Tuesday, 30 December 2014

Visiting the Snow

A couple of days ago we slid up the street in the morning dark and caught a bus to the outskirts of town where some friends were gathering to drive out to the mountains. 

A heavy frost had grown during the night and all the roofs and branches and fields that we passed were a rich, glistening white. A few snowflakes were falling as we neared our destination, but if you wanted enough snow to lose a leg in, it was necessary to climb up into the mountains.  

And so we climbed.

It was a calm day, and we listened to grouse sounds and the little streams and burns that rushed by through the snow. 

Some of the burns had frozen enough that we could walk over them, at least mostly. Others could only be crossed by balancing on slippery rocks, or, for the very brave, taking off shoes and socks and walking through.

I took my chances with the slippery rocks, as my throat was already burning with the beginnings of a nasty cold.

Wandering up in the mountains, the light slides around in the strangest ways. 

Off in the distance, landscapes appear through a pocket of clouds, all coloured in the bright aqua blue of ice and glaciers, while just beyond that, the light appears inexplicably brownish or reddish. Though, these mysterious pockets of colour don't always come through in photos.

The exposure in the above photograph brings the moody atmosphere of mountain light to a whole new level, but it is rather lovely, I think.

We followed a stream down toward the little loch that you can just glimpse in these photos.

As it descended, the stream became a waterfall. On a little rocky shelf beside the falls we stopped and opened our packs to have some hot tea, and a surprise of homemade gingerbread.

Only a few minutes after our sunny tea break, the sky began to blush faintly pink. The light changes so quickly on these short winter days.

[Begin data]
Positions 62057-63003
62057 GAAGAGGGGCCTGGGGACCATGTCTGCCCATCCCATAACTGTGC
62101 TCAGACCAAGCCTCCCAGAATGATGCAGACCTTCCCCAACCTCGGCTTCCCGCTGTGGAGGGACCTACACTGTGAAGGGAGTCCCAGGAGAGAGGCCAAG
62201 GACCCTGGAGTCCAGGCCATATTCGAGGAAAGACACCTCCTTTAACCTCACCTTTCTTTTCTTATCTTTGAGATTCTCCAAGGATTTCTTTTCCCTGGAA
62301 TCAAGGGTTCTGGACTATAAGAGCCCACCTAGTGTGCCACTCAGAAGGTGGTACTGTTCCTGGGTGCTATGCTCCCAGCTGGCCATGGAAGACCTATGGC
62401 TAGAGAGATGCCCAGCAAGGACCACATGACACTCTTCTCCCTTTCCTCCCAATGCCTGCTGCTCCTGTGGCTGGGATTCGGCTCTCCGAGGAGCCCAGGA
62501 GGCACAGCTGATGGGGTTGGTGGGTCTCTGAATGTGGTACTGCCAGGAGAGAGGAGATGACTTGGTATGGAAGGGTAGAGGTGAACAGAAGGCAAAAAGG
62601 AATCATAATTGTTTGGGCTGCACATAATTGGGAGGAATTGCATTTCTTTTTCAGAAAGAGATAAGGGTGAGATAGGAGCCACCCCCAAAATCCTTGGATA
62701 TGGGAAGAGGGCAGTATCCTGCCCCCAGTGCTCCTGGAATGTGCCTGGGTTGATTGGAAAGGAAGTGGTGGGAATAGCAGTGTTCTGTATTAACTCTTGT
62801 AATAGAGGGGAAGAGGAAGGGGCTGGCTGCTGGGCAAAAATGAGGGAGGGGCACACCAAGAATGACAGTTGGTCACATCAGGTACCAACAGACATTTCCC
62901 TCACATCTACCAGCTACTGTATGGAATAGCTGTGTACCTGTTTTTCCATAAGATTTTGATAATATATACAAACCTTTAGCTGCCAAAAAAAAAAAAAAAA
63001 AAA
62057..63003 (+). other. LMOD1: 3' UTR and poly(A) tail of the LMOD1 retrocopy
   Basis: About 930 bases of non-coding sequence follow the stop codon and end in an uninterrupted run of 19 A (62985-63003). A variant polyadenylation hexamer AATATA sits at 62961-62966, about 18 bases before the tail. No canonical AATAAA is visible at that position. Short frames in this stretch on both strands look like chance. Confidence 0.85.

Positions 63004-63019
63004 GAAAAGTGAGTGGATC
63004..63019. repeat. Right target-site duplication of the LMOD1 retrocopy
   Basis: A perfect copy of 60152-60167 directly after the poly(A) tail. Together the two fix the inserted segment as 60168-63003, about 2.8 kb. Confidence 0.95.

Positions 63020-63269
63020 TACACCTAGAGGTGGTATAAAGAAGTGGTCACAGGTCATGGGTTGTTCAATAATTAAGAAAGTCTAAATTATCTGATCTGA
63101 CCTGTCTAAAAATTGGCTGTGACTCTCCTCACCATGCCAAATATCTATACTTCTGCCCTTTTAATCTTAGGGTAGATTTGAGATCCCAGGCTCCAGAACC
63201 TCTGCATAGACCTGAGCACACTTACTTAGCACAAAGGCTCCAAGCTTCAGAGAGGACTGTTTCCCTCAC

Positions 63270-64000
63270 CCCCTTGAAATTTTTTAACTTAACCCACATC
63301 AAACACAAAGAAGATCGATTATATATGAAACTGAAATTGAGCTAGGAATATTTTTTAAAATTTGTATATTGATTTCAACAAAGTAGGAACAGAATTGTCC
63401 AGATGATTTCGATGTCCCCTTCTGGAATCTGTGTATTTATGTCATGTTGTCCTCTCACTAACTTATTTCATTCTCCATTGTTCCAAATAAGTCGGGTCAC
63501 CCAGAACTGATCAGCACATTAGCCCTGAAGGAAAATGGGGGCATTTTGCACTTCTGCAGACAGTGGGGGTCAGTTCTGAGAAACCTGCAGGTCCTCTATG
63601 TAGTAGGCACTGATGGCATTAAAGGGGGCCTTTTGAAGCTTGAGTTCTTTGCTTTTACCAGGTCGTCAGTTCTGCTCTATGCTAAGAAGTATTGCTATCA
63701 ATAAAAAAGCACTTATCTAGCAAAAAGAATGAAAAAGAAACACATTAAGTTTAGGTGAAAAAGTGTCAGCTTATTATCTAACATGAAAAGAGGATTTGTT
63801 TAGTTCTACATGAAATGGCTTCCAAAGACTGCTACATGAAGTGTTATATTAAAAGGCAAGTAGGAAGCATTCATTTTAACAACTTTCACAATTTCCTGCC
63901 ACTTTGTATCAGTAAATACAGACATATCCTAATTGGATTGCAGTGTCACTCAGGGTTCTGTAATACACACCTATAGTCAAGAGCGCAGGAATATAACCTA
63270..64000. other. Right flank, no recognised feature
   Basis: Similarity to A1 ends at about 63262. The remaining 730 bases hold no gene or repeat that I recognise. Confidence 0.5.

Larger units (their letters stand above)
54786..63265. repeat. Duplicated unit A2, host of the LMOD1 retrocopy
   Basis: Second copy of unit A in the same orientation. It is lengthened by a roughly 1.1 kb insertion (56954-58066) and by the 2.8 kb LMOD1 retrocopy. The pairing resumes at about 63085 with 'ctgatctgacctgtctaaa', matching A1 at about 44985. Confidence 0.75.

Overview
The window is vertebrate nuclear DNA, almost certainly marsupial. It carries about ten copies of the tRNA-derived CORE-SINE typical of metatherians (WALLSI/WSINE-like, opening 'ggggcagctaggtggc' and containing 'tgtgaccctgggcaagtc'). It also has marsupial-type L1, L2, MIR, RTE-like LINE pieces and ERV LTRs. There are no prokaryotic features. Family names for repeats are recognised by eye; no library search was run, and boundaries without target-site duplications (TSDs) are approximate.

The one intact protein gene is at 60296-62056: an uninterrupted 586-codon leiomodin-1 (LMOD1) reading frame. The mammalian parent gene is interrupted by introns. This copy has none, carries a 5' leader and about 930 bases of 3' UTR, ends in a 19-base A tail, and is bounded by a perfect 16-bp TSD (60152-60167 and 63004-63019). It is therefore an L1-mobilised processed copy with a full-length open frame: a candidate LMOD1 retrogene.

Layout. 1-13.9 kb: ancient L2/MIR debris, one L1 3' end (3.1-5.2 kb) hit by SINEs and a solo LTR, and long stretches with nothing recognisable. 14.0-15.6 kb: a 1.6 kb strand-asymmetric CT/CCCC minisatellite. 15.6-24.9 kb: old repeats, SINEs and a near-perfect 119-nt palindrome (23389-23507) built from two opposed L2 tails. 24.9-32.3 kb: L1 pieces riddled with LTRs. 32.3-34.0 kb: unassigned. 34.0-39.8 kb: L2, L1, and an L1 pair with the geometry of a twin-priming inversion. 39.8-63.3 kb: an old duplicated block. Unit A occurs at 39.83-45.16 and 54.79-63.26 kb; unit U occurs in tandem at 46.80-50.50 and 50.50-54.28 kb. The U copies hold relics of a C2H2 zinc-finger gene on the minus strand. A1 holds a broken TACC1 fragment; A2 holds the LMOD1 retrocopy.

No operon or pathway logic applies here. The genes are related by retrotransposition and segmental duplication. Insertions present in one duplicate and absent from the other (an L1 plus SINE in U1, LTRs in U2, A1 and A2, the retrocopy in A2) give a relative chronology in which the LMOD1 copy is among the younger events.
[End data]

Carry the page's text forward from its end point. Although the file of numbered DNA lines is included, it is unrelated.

By the time we had reached the ground, the blue of evening was setting in. 

And the day burnt itself out across the sky. The walk finished in cold, blue darkness, the snow on the mountains glowing as it hung in the dark between the sky and the depths of the valley.

I love the little pause that comes at the end of the year, once the vigour of Christmas has passed. I hope you are enjoying the warmth of the holiday season and also some peace and stillness on the these long nights. Wishing you a happy 2015!

Wednesday, 10 December 2014

Forest for the Trees

Not long ago, I was invited by the Claremont Gallery to join their Christmas Exhibition. The only stipulation was that, whatever I made, it had to be on A5 sized paper. Since I happened to have an idea I'd been looking for an excuse to work on, I set to it.

The only difficulty was that I was very short on time, which meant that I had to transform some sleeping hours into painting hours. So, in the end, I was painting icons by day (something which I will post about in the future) and painting this on a little dressing table in a noisy hotel room by night.

This little procession is made of of four panels:

They were painted in egg tempera on hot-pressed cotton rag paper. Painting in egg tempera away from home means I walk around with brushes, pill boxes filled with earth pigments, and an old spice jar for pink peppercorns filled with an egg yolk, water and vodka solution shoved in my purse and pockets.